On the day thousands of gun-rights supporters converged on Capitol grounds for Lobby Day, the Virginia State Senate advanced a bill that would allow no-excuse absentee voting.
Senate Bill 111, introduced by state Sen. Janet D. Howell (D-Fairfax) passed with a 31-9 vote on Monday. State Sen. Jennifer McClellan (D-Richmond), the co-patron on SB 111, shared a tweet following the vote.
Democrats in the General Assembly next year likely will pass a slew of bills long denied them when Republicans held control, said state Sen. Janet Howell (D-Fairfax-Arlington).
“Numerous significant bills that have failed under Republican majorities will pass this session,” Howell predicted. “Among them will be climate-change legislation, the Equal Rights Amendment, gun-safety bills, reproductive-rights protections, [and] election and redistricting reforms. I am very hopeful we will also pass criminal-justice reforms, including decriminalizing marijuana possession.”
As Republicans prepare to hand over control of the budget-writing Senate Finance Committee to Democrats next year, members of both parties said they hoped they would retain a commitment to working in a bipartisan manner on the commonwealth’s money issues.
“What also won’t change is how we’re going to act as a collegial committee,” Sen. Janet Howell, D-Fairfax, told her Senate colleagues on Friday during the committee’s annual retreat in Harrisonburg.
As she prepares to take the helm of one of the state Senate’s most powerful committees, Sen. Janet Howell says Democratic rule in Richmond will differ from that of Republicans. “We’re going to see more emphasis on early-childhood education and family leave. Education at every level will be a high priority. I think you’ll see more compassion for the working poor and efforts to help their situation,” Howell (D-32nd) told the Sun Gazette in a recent interview.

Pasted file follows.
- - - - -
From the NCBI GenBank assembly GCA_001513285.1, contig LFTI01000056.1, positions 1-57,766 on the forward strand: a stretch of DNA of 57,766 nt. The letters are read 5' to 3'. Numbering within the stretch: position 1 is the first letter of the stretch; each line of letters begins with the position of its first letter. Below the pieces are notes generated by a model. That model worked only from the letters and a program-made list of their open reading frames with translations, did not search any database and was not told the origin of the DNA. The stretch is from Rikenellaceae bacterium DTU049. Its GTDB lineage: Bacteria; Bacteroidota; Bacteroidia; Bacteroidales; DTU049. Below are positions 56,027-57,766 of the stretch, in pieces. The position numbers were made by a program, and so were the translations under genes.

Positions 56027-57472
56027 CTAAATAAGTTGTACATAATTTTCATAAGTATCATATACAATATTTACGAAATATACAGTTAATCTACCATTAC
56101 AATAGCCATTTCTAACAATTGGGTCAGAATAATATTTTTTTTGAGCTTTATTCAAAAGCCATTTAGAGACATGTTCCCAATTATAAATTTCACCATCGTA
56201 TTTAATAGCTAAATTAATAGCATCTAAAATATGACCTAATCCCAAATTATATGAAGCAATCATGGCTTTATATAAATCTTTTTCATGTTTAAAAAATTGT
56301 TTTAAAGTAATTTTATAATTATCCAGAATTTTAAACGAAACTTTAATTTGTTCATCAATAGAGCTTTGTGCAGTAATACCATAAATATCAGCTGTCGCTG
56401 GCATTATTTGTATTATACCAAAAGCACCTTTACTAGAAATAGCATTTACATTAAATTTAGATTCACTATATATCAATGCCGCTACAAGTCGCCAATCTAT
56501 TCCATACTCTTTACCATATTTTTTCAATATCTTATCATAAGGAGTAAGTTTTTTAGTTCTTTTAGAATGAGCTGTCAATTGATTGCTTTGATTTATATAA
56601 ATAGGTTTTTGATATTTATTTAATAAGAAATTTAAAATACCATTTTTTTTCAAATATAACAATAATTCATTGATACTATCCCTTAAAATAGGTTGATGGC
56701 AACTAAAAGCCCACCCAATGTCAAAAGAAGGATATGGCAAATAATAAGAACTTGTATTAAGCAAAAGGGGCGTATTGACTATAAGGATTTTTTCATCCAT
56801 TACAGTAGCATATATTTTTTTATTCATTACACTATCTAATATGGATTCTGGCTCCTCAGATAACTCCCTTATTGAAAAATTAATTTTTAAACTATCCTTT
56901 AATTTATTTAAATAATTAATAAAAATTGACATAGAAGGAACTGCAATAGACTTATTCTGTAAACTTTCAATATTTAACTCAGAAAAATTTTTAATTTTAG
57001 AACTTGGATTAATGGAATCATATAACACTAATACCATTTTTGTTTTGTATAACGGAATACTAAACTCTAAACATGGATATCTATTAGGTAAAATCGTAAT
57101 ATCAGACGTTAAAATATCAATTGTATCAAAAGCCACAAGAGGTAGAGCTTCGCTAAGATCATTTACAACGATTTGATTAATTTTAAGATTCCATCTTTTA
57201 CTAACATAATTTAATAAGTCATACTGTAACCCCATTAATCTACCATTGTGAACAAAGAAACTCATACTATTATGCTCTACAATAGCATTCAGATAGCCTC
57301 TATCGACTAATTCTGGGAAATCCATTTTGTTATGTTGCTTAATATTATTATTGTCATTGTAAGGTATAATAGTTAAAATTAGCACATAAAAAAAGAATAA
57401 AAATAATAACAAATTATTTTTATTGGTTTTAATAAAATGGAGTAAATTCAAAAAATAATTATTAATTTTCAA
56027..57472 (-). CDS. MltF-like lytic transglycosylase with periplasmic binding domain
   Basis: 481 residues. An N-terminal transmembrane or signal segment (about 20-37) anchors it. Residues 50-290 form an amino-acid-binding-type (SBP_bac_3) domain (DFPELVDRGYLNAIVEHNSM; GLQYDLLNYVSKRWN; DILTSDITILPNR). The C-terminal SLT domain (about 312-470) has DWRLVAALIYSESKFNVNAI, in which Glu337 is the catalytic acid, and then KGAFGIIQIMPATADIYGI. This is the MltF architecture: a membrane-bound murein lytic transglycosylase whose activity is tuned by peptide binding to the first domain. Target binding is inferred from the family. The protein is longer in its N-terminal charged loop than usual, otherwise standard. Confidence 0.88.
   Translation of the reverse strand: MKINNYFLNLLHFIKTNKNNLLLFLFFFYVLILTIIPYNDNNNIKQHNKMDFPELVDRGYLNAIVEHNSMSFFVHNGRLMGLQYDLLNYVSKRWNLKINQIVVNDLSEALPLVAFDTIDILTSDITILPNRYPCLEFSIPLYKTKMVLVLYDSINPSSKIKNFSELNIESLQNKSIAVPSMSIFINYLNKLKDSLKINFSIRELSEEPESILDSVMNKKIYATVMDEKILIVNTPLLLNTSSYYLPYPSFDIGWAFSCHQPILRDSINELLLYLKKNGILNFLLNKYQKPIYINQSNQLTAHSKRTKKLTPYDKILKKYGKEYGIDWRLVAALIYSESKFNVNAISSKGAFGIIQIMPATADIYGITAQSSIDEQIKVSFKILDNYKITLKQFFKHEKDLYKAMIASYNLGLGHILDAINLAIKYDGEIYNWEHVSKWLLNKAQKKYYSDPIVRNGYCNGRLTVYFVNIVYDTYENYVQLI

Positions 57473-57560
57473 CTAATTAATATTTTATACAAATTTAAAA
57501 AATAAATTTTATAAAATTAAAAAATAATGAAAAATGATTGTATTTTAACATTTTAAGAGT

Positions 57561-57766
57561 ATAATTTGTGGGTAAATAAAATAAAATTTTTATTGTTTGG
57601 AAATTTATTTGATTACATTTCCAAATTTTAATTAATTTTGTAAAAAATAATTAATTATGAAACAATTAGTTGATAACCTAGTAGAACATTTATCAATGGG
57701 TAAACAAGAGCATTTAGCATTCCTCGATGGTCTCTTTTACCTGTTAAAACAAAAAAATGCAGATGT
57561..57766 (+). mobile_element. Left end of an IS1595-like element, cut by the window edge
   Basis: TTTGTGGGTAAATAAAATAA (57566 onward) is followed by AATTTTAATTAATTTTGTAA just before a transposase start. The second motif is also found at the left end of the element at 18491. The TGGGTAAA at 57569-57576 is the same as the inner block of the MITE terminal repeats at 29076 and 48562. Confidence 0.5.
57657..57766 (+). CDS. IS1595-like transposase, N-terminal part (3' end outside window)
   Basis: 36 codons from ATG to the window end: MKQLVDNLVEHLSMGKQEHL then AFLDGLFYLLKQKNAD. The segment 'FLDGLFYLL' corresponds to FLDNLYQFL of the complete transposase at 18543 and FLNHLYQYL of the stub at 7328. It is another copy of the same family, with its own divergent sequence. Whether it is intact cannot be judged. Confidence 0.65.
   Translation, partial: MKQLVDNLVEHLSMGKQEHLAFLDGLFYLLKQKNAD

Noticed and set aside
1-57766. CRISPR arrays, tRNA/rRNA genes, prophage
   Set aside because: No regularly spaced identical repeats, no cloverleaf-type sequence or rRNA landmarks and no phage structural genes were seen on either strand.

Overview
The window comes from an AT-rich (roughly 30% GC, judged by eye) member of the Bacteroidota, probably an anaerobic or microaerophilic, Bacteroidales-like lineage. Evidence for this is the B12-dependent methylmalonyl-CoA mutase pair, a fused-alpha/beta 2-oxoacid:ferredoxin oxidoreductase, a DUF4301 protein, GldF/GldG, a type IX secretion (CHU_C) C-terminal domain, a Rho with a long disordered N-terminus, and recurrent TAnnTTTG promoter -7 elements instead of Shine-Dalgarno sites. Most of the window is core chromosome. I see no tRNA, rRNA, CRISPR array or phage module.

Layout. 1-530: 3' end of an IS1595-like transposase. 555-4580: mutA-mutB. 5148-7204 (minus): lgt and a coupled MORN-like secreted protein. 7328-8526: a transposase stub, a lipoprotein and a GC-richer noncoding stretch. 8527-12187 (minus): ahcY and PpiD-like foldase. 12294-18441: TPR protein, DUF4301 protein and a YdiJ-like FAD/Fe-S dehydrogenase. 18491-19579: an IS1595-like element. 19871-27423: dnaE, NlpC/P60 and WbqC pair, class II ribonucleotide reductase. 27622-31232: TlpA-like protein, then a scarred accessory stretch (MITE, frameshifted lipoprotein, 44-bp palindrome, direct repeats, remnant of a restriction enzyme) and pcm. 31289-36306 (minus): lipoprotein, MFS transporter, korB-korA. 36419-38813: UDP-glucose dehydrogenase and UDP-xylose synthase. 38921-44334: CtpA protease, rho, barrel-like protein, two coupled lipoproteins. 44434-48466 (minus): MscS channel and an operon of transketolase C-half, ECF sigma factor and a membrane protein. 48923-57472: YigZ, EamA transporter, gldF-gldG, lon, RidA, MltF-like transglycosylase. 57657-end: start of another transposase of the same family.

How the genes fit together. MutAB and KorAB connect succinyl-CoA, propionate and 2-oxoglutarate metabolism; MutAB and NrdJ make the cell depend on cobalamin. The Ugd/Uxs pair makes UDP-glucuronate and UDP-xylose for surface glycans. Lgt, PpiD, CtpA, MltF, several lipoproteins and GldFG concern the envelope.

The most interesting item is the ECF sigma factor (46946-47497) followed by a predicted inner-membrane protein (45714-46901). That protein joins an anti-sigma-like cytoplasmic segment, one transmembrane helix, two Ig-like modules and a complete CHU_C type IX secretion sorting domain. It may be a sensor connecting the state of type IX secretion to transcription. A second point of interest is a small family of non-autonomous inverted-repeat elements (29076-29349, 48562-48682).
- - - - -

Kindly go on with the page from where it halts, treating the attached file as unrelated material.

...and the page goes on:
Arthur Purves and Janet Howell have a few things in common. Among them: Each is running for elected office for the eighth time.
But, as Purves noted with a sense of self-deprecation, Democrat Howell has won all of her campaigns, while he has yet to notch a victory.
State Sen. Janet Howell (D-32nd) can thank an injured ankle for altering her to the fact she needed life-saving heart surgery.
Howell shattered her ankle in late July while hiking on some rocks on an island in Upstate New York’s Adirondack Mountains. Howell credited her husband, Hunt, and son, Brian, with performing an “amazing rescue.”
The annual legislative effort to allow Virginia localities to set their own school calendars is taking a new tack in 2019.
State Sen. Janet Howell (D-32nd) has offered legislation that, if approved, would permit Northern Virginia school systems to set their own opening dates. The rest of the commonwealth would remain subject to rules imposed by the Virginia Department of Education.
In response to recent Catholic Church clergy sex abuse scandals, lawmakers in the District and Virginia say they will soon propose legislation that adds clergy to the list of people mandated by law to report child abuse or neglect.
Both efforts hit at the hot-button intersection of child protection and religious liberty,
It’s easy in traffic-choked, affluent Northern Virginia to remain ignorant of the struggles and triumphs in regions south.
State Sen. Janet Howell (D-32nd) and her husband, Hunt, spent July 9 through 19 on a 1,238-mile fact-finding tour in southside and southwest Virginia. The things they witnessed and learned were both hopeful and alarming.
In a night when Republicans stayed in control of Virginia’s state government, Fairfax County voters largely elected Democrats, many of them incumbents, on Nov. 3.
Sharon Bulova was reelected as Fairfax County Board of Supervisors chairman, announcing that Republican challenger Arthur Purves had called her to concede the race about an hour before her 10:00 p.m. announcement.